By now you’ve likely read my views on OSS 1 & 2.

Here’s something you may find interesting. Red Hat released JBoss Developer Studio in early December 2007.

InfoWorld reported:

“While JBoss Developer Studio is available for a $99 subscription, support for the platform costs extra. Support agreements start at $3,500 a year. But users get access to all Red Hat and JBoss software through these agreements, Che (Red Hat product marketing manager) said.”

Huh?! So, if support for JBoss Developer Studio is extra, what exactly is in the $99 SUBSCRIPTION? For that answer, let’s head to a blog by JBoss developer Max Andersen:

A reader (Andres Testi) asks Max:

“Where is the free edition?”

Max replies:

“There is no free edition, but there is the JBoss Tools which are the JBoss.rg developed plugins and I’ll be back later this week with details about JBoss Tools 2 GA.”

Another reader (Eriks) asks:

“What are differences between free and 99$ version?”

Max replies:

“The free version does not provide:
* An installer
* Eclipse and Web Tools preconfigured
* JBoss EAP preconfigured
* JBoss AS and JBoss Seam preconfigured
* 3rd party plugins bundled and configured
* Access to RHEL and Red Hat Network
* Access to the supported software”

Lastly, a reader (Sakuraba) asks:

“If all of that stuff is not-preconfigured in the free version, is the free version usable at all?

What features wont work out of the box because of the free version not being configured correctly?

(I appreciate you effort and the fact thatRed Hat wants to earn money with this hard work, but I am interested nevertheless.)”

Max replies:

“Sakuraba – I don’t know how to explain it otherwise than what I did above. There are no functional limitations in the open source version; its just a matter about what is prebundled and preconfigured which you can do yourself for free or get from JBDS which additionally provides you access to the software that JBoss/Red Hat supports commercially.”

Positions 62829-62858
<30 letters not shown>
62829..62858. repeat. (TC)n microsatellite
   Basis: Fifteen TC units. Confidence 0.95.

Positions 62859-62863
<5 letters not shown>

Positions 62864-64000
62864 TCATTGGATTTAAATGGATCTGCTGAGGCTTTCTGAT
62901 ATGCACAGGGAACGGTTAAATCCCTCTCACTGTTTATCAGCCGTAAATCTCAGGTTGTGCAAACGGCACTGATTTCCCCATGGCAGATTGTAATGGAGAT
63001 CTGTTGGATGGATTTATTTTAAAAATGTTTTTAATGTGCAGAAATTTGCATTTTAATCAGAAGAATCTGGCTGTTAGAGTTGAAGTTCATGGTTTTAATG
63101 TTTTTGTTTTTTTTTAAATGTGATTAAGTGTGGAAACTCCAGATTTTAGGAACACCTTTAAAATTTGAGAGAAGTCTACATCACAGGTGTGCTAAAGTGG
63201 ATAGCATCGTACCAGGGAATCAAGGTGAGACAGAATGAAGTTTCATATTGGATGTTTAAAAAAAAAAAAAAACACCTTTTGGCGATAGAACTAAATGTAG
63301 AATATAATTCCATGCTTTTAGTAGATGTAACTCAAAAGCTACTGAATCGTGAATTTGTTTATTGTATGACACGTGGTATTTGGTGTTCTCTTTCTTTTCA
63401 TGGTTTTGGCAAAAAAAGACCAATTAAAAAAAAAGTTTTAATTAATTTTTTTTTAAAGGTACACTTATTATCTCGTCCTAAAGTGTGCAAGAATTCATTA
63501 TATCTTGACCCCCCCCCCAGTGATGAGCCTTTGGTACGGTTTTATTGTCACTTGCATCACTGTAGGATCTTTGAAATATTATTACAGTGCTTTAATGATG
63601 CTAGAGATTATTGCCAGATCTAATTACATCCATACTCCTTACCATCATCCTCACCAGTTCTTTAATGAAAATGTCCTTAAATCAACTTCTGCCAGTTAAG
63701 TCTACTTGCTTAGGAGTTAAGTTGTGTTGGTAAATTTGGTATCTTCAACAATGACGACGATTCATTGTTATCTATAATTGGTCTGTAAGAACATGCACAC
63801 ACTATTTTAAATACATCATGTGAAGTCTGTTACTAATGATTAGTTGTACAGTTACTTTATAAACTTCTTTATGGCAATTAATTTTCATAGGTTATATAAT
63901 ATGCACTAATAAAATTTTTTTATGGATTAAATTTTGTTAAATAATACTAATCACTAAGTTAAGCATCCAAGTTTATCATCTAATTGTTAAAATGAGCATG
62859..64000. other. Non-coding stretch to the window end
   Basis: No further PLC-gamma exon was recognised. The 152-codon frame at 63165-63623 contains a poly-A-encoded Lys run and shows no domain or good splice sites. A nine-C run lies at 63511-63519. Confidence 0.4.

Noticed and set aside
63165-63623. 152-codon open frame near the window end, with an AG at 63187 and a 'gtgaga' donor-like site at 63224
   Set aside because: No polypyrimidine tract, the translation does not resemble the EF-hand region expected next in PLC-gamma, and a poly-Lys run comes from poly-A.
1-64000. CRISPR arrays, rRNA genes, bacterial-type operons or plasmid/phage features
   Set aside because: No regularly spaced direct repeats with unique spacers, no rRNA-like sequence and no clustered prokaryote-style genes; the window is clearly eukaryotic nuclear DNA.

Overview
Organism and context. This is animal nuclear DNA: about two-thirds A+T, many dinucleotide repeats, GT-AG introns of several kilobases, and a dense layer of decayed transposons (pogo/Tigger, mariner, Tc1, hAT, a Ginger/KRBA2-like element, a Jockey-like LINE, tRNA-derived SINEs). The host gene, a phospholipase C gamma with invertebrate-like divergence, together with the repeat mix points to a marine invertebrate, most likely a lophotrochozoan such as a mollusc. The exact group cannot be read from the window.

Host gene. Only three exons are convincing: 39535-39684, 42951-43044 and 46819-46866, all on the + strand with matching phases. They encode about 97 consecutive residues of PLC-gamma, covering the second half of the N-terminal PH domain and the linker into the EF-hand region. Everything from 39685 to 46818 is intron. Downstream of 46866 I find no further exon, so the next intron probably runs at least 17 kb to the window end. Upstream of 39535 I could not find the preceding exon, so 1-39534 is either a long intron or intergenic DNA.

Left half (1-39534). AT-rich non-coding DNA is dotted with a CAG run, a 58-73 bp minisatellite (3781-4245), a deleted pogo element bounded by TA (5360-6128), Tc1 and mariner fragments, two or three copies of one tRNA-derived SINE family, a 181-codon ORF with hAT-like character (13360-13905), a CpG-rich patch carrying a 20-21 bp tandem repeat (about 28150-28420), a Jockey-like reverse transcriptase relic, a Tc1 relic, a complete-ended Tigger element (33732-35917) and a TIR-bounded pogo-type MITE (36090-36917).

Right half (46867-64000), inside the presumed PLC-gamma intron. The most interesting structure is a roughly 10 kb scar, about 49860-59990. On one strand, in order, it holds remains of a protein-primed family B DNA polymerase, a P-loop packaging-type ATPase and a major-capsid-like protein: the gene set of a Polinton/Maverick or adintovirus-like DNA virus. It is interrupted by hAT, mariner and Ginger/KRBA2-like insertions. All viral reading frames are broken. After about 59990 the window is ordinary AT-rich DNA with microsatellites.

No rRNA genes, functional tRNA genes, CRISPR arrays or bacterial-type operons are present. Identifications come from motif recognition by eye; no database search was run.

Okay, so we finally have an answer to what the $99 SUBSCRIPTION provides.

Since support isn’t included in the $99, you simply get a working product and you get updates to this working product as piece parts are updated. Sound like anything you’ve heard of before? If you said “a regular software product with the support removed” you’re bang on. The fact that Red Hat calls this a subscription is a shame. They are selling a product… bits and bytes. Calling this a subscription continues the “OSS obvious truth” that selling proprietary/gated access OSS products is for less pure OSS vendors.

BTW, if you try to purchase JBoss Developer Studio, you may notice the “(development use only)” text under the product name. Interesting that Red Hat, the beacon for openness and user freedom would (gasp!) limit user freedom by limiting the production use of the offering. I am not calling this out to throw eggs at Red Hat. I am calling this out for the OSS purists who hold Red Hat on a pedestal. If I were a Red Hat shareholder I would be perfectly okay with this move.

Anywho, maybe Red Hat is trying something with JBoss Developer Studio that they’ll implement in other products? When news gets out about Red Hat selling gated/proprietary OSS/OSS-based products, it may become more acceptable to do so. I believe this will be good for the OSS vendor ecosystem.

I guess time will tell.